In a rally to promote California’s Proposition 30, State Assemblymember Das Williams spoke on Friday alongside members of Santa Barbara’s educational system in favor of the November ballot initiative. Governor Jerry Brown’s measure, which proposes sales- and income-tax increases intended to protect California’s public schools, has won the support of many teachers in Santa Barbara.

Prop. 30 looks to increase sales tax one-quarter cent per dollar for four years and raise personal income taxes for those in four high brackets—$250,000; $300,000; $500,000; and $1 million—by 1 to 4 percent for seven years. The initiative is estimated to generate around $6 billion in revenue, which Williams assured that Brown would allocate to education and bridging the state’s budget gap.

Bill Cirone, Santa Barbara superintendent of schools, introduced the topic, outlining the potentially detrimental effects of not passing the proposal. Cirone warned that if Prop. 30 fails, California would face billions in cuts, $27.8 million of which would come directly from Santa Barbara County’s K-12 public schools.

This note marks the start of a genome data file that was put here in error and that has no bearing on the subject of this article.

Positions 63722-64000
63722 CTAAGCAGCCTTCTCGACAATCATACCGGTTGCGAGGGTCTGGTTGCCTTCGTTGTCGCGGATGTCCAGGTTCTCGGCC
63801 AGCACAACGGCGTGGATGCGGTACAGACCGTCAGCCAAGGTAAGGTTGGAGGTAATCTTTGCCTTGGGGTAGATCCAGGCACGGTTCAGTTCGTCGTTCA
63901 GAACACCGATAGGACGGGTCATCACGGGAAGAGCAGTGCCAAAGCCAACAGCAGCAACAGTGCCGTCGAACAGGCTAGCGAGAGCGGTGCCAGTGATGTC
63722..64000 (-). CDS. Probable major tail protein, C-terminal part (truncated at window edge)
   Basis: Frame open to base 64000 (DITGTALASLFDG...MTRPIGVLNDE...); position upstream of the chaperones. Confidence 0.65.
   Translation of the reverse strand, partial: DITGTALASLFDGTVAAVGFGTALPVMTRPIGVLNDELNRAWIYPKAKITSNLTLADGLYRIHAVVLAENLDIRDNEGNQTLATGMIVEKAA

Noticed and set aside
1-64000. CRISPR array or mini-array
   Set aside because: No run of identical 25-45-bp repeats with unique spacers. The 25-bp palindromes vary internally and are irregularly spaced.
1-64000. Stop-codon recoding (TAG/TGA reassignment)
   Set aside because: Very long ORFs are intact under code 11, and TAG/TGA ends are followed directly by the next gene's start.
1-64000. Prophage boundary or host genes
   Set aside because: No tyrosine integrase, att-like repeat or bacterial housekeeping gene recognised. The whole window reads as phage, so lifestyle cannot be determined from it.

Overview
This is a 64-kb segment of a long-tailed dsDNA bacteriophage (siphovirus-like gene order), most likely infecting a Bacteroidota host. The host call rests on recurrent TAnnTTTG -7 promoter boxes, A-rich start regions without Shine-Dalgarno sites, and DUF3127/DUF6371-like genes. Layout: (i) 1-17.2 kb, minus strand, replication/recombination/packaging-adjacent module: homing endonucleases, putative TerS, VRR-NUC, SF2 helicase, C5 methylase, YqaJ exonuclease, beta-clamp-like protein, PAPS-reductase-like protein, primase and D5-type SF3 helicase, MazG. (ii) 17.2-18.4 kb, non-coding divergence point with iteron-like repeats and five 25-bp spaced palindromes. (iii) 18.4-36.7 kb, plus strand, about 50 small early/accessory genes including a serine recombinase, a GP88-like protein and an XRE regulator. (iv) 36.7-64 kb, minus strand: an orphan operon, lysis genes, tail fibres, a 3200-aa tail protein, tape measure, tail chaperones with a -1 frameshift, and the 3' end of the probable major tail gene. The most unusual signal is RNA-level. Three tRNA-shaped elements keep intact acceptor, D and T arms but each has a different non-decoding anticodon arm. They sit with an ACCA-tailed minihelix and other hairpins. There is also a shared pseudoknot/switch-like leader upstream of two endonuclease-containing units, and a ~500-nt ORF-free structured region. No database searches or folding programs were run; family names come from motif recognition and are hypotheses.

Williams referred to 2011’s one-percent sales-tax decrease as a launching point for his argument in favor of the sales-tax increase, claiming the slightly higher tax rate would still be less than what Californians were used to paying before last year’s break.

He continued, citing last year’s budget cuts of $14 billion, which were taken from services outside of K-12 education. “Since Jerry Brown took office, his top priority has been trying to shield K-12 education from cuts,” said Williams. “The problem is you have more kids and more needs every year, and you can’t keep on performing better with less per student each year.”

Still, the taxpayers have their concerns about where exactly tax money is ending up. Message boards and comment streams in various online public forums point to the high-speed railroad project, unsteady pensions, and the recently discovered funds in the Parks Department as sources of mistrust in California’s government. The latest poll results show Prop. 30’s approval rating at a shaky 51 percent.


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